Daily Writing Tip 69 of 100, Things That Get Stuck In Our Heads

For one hundred days, I’m going to post a writing tip each day. I have a whole bookshelf full of writing books and I want to do some reading and increased studying of this valuable resource. This will help me keep track of anything I’ve learned, and help motivate me to keep going. If anyone has a favorite tip of their own to add, contact me. I’d love to put it up here.

Today’s tip – Things That Get Stuck In Our Heads

Source – The Mind of Your Story, Discover What Drives Your Fiction By Lisa Lenard-Cook

I use the word “stuck” intentionally because when I visualize what happens when I obsess, I not only see a needle stuck in a groove on a 33 1/3 record, I hear the repetitive oddity such a scratch creates….For those of us who grew up listening to records, carefully picking up the needle and setting it down just past the offending scratch was something we did so often it never occurred to us that it took some skill and finesse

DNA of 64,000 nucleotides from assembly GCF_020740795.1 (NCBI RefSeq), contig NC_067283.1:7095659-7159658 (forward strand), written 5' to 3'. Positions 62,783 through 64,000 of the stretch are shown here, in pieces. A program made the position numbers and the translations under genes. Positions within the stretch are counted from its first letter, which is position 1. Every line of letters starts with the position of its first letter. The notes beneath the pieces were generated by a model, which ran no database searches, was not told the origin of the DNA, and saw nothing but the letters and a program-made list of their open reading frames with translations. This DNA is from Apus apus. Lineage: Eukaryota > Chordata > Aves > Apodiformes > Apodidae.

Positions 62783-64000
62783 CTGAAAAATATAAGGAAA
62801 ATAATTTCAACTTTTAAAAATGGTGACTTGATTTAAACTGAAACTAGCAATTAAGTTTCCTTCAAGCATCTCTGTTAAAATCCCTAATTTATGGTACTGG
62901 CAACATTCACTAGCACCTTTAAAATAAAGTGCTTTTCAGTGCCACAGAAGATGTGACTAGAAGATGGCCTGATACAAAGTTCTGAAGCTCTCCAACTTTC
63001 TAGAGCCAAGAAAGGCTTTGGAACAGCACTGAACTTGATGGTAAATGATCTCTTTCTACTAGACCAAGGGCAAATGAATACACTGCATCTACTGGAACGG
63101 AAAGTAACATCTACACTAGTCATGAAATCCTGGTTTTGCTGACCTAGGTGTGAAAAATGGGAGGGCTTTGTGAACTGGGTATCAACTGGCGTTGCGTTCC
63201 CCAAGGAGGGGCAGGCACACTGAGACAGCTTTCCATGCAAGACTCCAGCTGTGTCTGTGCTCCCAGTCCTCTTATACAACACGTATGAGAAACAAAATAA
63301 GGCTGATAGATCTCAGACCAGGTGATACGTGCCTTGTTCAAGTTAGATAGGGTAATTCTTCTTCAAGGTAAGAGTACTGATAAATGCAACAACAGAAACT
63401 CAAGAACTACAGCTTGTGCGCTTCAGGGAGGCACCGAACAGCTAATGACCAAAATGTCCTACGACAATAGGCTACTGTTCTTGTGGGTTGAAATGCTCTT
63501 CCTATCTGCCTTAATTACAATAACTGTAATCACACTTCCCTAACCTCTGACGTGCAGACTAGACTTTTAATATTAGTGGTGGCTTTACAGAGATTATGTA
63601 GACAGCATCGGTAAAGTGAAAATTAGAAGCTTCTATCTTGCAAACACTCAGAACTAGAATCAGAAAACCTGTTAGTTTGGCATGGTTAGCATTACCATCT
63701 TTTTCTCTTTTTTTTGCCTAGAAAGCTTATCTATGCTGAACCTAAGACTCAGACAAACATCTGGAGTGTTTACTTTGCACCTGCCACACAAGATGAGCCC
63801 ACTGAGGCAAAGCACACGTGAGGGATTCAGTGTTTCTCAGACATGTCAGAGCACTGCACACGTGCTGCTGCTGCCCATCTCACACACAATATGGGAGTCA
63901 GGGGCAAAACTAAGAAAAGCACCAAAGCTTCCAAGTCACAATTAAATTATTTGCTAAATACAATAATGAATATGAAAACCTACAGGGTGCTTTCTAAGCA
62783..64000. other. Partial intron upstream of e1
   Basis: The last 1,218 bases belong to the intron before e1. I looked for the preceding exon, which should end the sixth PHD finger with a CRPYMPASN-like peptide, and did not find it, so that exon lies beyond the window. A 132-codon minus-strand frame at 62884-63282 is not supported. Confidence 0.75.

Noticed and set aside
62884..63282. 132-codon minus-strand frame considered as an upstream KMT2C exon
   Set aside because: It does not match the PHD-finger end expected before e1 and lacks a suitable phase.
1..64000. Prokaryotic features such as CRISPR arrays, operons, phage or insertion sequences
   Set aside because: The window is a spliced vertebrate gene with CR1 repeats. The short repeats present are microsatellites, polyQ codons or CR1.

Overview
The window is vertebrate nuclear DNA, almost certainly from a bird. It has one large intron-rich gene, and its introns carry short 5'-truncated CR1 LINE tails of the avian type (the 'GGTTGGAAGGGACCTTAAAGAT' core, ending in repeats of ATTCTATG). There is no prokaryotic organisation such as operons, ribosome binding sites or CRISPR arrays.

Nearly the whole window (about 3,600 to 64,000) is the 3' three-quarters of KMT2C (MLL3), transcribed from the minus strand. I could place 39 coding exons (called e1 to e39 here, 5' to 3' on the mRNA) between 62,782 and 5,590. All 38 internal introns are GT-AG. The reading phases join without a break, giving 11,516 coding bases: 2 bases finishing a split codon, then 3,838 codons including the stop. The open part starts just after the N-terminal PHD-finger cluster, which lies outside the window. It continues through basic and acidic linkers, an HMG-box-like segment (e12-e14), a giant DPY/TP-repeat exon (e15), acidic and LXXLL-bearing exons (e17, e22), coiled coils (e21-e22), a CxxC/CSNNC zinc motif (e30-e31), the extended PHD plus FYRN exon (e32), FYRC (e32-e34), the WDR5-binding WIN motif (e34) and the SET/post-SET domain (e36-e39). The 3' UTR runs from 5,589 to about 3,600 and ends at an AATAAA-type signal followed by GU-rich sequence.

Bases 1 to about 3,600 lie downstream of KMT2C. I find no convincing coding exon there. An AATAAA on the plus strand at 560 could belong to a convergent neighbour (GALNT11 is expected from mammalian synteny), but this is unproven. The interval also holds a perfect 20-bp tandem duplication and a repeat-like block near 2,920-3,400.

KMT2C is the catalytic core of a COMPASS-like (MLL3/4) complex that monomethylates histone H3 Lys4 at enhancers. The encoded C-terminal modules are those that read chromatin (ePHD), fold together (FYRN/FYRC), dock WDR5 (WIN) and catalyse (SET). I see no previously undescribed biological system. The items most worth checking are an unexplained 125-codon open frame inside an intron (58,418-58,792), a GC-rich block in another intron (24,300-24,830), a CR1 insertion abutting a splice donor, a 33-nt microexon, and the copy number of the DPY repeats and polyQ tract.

That repetition, that over-and-over with no way out unless someone physically lifts the needle from the groove, is how it is when something gets stuck in a writers head. She’ll start thinking about something she said (or wishes she said), or did, or saw, like that woman with the suitcase in the rain. She starts spinning the thing out, imagining what comes next. But then she gets to a certain point – and it’s always the same point – and she skips right back to the beginning.

These ruts can be maddening, and in fact, if we weren’t writers they likely would drive us insane. But when we write, there are things we can do with them.

I have spent a lot of time writing stuff that I knew wasn’t going to be good – stuff I didn’t really even want to write. But there was something stuck in my head and I knew the only way to get rid of it was to write it out.

That is how it is.